Leyland and head athletic trainer Kevin Rand made the call to pull Washburn after the first inning Tuesday, having watched him limp around on his way to a four-run, three-hit inning that included two walks and a three-run homer from Alberto Callaspo. Even before Willie Bloomquist's slide home on a passed ball toppled Washburn at the plate, it was evident the knee wasn't right.
"He's a battler," Rand said. "But to me, his knee was sore, and I don't think it was allowing him to pitch the way he wanted to be able to pitch. Obviously, the fear from my end is I've got a guy whose knee is bothering him to the extent that I don't feel that he can throw his normal delivery and have a chance at success.
"From my standpoint, you're taking a risk with his arm, and I'm not willing to do that. That's how I felt."
The decision was out of Washburn's control, but he didn't argue. Realistically, he couldn't. He didn't say anything, but the knee bothered him soon after he started warming up in the bullpen prior to the game.
"It's just as bad, or maybe a little worse, than it's been," Washburn said. "The pain has been pretty bad, but it's never swelled up. And today after just one inning, it swelled up pretty bad. I don't know if something else got hurt in there or what.
"It's definitely not getting better. I've tried to pitch through it, and I'm not helping the team at all."
Both Washburn and Rand said the issue is instability on the medial, or inside, part of the knee. Rand said there's a pocket of inflammation around his the medial collateral ligament. An MRI exam taken last week showed no ligament or cartilage damage, and was much the same as another MRI that Mariners doctors conducted on the knee in May.
Washburn said he has been told the problem stems from an old injury to the anterior cruciate ligament, or ACL. Nobody knows when he hurt that, Washburn included, but the long-term effect has put more pressure on the MCL.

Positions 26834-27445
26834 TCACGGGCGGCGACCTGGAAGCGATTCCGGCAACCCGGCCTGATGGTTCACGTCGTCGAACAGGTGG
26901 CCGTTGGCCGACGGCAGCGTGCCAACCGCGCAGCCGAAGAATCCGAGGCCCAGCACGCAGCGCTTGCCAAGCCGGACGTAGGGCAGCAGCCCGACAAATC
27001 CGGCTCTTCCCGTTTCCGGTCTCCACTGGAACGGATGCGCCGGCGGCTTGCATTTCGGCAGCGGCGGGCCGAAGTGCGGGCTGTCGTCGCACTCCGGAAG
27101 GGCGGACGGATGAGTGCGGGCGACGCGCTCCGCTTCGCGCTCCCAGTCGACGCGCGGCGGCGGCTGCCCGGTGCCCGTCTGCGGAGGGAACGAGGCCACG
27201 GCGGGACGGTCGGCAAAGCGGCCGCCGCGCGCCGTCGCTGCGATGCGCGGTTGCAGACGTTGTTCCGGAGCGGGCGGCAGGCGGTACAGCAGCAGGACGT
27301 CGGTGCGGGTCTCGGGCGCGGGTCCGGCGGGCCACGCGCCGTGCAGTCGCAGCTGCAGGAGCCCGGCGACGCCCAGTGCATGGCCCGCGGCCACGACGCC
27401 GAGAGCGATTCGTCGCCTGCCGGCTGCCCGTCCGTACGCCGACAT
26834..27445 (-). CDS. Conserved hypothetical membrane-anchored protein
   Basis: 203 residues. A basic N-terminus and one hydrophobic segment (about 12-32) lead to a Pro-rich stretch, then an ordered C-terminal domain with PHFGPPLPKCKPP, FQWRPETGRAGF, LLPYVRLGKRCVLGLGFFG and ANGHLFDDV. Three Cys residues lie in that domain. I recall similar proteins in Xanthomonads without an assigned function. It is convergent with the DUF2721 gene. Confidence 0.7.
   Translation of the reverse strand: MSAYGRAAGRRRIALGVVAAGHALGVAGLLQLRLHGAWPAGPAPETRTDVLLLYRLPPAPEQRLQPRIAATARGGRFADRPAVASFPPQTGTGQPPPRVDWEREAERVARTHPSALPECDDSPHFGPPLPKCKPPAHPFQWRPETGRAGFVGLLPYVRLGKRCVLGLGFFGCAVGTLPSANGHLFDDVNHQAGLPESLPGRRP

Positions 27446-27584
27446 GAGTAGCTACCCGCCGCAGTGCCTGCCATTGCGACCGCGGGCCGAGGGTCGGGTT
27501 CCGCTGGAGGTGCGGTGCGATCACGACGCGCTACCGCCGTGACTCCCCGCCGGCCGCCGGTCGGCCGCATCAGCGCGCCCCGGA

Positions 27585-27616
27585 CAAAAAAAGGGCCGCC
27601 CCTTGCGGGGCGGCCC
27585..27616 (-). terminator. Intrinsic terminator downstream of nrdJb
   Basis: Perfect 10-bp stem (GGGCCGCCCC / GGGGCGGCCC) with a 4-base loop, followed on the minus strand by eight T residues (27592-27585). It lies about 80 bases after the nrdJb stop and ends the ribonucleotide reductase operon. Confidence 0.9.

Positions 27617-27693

Washburn dealt with it well for most of the season in Seattle, with the exception of a start in May that was pushed back a few days. Since coming over to the Tigers in a July 31 trade, however, it hasn't worked out, and nothing doctors or trainers have done has helped. That includes a skipped start a few weeks ago and a cortisone injection last week.
Asked what the next step is, Washburn didn't know.
"We'll talk it over tomorrow, figure out a course of action and see what we can do," Washburn said. "We've tried everything. I don't know if there's anything more that we can try from a treatment standpoint or medication or shots or things like that. We've tried everything we can to try to get the pain out of there and put it at a tolerable level. Just nothing's worked right now."
Said Rand: "If you feel like he's not able to deliver the ball and he's not able to perform at the level he's accustomed to performing at, then I would worry about his career long-term. And I don't want him to hurt his arm. That's just where we're at."
Where the Tigers are in the rotation is just about as uncertain. Washburn's spot comes up again Sunday at Minnesota, so the Tigers can't simply skip him. Eddie Bonine is scheduled to start Wednesday in place of injured rihty Armando Galarraga, who was supposed to start in place of injured lefty Nate Robertson, who returned to the rotation after Galarraga was scratched due to injury late last month.
"I don't have answers on who we're going to pitch," Leyland said. "I have no idea right now. I don't have any answers for you. I wish I did. I don't have any answers for me."
Galarraga is available out of the bullpen now, but the inflammation in his right elbow won't allow him enough pitches to start. Robertson, who's battling pelvic inflammation, said he's slated to throw a side session Wednesday and hopes to be available in the bullpen from there. However, the Tigers might have to consider him for Sunday.
Then there's Zach Miner, who pitched two scoreless innings of relief in Washburn's place. However, Leyland doesn't want to move him back into a starting role.
"Zach will stay in the bullpen," Leyland said.